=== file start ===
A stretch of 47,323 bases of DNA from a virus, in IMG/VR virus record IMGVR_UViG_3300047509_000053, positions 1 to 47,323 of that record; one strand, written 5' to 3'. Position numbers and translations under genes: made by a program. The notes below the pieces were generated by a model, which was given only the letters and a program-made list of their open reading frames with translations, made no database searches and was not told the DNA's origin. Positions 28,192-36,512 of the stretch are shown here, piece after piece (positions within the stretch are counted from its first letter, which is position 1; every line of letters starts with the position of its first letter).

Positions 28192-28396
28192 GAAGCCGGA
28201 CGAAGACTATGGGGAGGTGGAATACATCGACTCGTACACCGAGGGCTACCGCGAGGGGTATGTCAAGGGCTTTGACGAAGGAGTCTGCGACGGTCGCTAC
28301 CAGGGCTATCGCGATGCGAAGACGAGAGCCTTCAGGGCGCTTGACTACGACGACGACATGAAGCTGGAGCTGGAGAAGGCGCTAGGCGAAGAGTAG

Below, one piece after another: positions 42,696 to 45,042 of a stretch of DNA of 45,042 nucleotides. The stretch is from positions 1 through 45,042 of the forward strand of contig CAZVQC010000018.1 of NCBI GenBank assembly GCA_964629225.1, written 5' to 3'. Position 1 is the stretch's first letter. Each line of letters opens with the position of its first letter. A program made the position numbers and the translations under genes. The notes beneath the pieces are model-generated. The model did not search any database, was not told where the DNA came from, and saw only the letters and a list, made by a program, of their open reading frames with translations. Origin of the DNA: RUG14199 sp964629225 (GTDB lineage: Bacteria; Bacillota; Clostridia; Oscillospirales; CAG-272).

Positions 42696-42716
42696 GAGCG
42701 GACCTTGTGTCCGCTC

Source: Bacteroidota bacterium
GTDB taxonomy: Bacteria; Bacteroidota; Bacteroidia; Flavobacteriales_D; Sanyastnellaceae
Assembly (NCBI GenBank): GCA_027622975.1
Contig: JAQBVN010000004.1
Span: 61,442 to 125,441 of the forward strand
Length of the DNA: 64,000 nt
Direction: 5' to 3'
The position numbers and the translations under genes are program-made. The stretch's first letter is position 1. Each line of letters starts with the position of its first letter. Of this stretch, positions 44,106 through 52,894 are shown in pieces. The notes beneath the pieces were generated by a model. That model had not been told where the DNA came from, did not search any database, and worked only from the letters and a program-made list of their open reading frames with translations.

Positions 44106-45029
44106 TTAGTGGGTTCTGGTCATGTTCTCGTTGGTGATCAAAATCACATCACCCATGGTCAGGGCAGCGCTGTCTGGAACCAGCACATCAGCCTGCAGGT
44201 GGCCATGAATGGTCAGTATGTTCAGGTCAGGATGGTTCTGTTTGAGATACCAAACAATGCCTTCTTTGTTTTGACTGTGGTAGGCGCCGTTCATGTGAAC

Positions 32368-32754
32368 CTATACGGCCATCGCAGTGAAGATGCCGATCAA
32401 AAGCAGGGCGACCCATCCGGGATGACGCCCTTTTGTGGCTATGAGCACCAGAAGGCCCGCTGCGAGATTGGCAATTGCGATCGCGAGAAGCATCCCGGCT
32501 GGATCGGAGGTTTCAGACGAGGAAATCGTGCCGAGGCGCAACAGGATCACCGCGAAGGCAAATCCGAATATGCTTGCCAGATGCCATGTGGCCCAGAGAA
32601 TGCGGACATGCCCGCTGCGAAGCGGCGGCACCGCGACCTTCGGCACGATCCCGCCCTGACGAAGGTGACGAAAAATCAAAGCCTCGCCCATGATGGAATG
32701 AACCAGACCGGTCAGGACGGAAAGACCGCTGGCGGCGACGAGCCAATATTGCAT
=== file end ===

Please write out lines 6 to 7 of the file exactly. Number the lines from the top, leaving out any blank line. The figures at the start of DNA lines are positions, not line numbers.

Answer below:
Below, one piece after another: positions 42,696 to 45,042 of a stretch of DNA of 45,042 nucleotides. The stretch is from positions 1 through 45,042 of the forward strand of contig CAZVQC010000018.1 of NCBI GenBank assembly GCA_964629225.1, written 5' to 3'. Position 1 is the stretch's first letter. Each line of letters opens with the position of its first letter. A program made the position numbers and the translations under genes. The notes beneath the pieces are model-generated. The model did not search any database, was not told where the DNA came from, and saw only the letters and a list, made by a program, of their open reading frames with translations. Origin of the DNA: RUG14199 sp964629225 (GTDB lineage: Bacteria; Bacillota; Clostridia; Oscillospirales; CAG-272).

Positions 42696-42716